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The popularity of English can be a double edged sword for English based 
IALs.

One of the good sides is that there are lots of people who would like to 
learn English but can't because it requires too much of their time and 
money to attend courses. It takes a lot of resources to teach and learn 
all those irregularities and other difficulties that English is so known 
for. Another good side is that the IAL could be used in practice right 
from the start with people who speak real English. So the idea sounds 
tempting.

A clever design of English based IAL would include the simplifications 
that George mentioned: systematic spelling, regularized grammar and 
reduced vocabulary. Perhaps some light phonological simplification would 
be needed too. Unfortunately the popularity of English puts all these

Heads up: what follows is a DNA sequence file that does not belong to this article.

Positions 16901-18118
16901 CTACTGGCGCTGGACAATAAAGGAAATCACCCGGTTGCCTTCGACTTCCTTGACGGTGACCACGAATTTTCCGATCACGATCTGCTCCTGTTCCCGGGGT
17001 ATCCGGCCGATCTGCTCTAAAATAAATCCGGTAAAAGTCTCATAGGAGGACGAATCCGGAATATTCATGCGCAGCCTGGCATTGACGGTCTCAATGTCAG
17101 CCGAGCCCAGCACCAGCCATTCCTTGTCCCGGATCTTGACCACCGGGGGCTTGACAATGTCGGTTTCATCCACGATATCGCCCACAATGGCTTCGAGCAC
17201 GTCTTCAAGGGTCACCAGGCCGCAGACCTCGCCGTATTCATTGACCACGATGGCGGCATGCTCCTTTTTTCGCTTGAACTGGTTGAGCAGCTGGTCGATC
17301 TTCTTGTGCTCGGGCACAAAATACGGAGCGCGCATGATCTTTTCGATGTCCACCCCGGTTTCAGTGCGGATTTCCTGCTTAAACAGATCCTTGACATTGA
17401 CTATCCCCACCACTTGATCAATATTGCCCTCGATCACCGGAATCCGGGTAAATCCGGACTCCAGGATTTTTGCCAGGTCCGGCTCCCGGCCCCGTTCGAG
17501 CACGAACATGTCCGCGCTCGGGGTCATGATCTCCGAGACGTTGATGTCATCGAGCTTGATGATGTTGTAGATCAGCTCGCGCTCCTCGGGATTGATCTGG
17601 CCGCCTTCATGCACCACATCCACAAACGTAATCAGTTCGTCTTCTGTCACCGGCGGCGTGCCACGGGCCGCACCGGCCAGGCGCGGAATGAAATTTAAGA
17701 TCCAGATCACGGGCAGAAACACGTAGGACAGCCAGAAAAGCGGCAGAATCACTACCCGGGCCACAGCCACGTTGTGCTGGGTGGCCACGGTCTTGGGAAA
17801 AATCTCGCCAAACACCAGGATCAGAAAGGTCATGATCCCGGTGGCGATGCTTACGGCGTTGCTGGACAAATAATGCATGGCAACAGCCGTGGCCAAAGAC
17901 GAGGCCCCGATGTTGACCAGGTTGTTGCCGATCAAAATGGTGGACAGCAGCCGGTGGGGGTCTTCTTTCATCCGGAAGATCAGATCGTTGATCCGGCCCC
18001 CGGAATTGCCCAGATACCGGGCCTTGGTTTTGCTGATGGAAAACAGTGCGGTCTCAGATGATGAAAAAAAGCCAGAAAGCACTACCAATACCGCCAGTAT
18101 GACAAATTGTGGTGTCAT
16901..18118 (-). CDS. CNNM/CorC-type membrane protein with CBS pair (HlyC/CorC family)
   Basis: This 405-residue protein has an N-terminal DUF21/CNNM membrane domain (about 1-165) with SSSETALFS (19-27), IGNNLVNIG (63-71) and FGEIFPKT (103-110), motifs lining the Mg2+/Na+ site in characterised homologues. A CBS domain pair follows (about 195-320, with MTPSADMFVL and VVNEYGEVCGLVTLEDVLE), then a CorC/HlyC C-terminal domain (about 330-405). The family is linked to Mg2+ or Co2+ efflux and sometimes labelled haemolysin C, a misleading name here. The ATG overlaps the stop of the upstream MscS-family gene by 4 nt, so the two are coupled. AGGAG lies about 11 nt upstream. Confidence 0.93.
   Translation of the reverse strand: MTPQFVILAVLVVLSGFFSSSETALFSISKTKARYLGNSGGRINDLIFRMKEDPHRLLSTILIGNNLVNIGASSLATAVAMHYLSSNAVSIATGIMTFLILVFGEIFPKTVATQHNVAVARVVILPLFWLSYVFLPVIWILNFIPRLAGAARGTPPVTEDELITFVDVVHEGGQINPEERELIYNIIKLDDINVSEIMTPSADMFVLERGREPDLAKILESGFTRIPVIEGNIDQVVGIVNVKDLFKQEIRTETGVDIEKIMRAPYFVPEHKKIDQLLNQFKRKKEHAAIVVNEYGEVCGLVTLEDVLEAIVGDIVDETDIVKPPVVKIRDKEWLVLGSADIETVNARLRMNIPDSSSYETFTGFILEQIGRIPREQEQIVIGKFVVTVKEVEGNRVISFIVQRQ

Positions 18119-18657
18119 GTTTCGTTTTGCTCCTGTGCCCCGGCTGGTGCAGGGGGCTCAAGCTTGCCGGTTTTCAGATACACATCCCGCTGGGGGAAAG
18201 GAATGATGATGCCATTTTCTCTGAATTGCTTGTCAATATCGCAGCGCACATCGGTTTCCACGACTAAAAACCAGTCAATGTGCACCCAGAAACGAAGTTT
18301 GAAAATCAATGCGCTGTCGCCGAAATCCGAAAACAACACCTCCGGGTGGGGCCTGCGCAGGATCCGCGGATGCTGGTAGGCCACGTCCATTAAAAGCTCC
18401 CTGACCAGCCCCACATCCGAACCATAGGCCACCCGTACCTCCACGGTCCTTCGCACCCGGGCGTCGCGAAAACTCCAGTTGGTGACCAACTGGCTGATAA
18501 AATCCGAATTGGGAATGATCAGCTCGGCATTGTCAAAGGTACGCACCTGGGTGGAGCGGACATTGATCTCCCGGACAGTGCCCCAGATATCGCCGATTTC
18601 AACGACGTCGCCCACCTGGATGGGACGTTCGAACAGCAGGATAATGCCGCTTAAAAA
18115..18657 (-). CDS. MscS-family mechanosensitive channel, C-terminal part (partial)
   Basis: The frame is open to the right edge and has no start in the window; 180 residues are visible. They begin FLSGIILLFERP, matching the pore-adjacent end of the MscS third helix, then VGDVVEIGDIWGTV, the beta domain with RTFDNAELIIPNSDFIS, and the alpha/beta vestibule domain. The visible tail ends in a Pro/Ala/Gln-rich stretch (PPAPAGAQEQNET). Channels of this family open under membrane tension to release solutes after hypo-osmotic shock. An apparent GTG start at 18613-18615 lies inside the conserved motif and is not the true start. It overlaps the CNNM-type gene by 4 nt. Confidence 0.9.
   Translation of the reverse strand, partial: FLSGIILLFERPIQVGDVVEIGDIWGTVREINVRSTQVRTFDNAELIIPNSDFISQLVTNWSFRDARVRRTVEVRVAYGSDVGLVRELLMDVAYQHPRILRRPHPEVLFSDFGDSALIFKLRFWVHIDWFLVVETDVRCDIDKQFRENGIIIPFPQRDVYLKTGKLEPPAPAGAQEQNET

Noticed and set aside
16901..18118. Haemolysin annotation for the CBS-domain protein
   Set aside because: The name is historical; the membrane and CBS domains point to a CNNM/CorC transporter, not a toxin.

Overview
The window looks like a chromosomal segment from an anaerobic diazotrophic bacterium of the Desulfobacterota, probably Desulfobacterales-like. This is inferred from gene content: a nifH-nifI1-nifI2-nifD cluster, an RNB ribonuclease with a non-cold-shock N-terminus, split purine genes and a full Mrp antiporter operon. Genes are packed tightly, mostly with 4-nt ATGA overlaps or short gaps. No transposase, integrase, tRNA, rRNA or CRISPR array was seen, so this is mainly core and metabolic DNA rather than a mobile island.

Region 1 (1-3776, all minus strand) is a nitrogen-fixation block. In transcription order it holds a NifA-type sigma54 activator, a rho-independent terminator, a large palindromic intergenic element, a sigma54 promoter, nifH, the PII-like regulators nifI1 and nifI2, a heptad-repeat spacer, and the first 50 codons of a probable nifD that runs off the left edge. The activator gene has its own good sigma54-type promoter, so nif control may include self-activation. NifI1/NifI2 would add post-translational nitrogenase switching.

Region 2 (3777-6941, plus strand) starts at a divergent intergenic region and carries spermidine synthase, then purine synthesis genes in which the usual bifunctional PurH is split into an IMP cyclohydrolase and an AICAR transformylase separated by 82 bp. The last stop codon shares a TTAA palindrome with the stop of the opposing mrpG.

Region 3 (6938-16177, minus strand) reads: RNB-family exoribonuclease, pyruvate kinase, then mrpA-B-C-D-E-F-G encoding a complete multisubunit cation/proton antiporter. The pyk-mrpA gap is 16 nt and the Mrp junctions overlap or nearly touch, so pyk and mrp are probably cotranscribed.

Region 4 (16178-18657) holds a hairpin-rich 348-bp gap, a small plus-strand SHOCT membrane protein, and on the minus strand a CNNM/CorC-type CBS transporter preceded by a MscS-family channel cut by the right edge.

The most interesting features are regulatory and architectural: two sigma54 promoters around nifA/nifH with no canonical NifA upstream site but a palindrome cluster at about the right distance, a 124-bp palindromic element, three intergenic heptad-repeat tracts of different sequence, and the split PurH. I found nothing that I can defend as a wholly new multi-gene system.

clever improvements into peril. As long as real English is the most 
popular form of English it will corrupt speakers of IAL English with its 
irregularities, idiomacies and lexical excessities through movies, 
music, websites and other media. How could learner's of IAL English know 
what's IAL English and what's real English? They would pick words, 
expressions and even spellings from anywhere, not only from some 
official list of 1500 root words approved by the IAL English academy. 
Soon IAL English in actual use would be full of "realenglishisms", and 
that would ruin the whole thing.

The only sure way to safeguard English based IAL from bad influence of 
real English is to make it so different from real English that there is 
no chance to confuse them. (Dana's Ingli seems to be something like 
this.) Unfortunately the less English based IAL sounds and looks like 
real English, the less it can benefit from the popularity of real 
English. The result: nobody is interested.

-- 
Risto Kupsala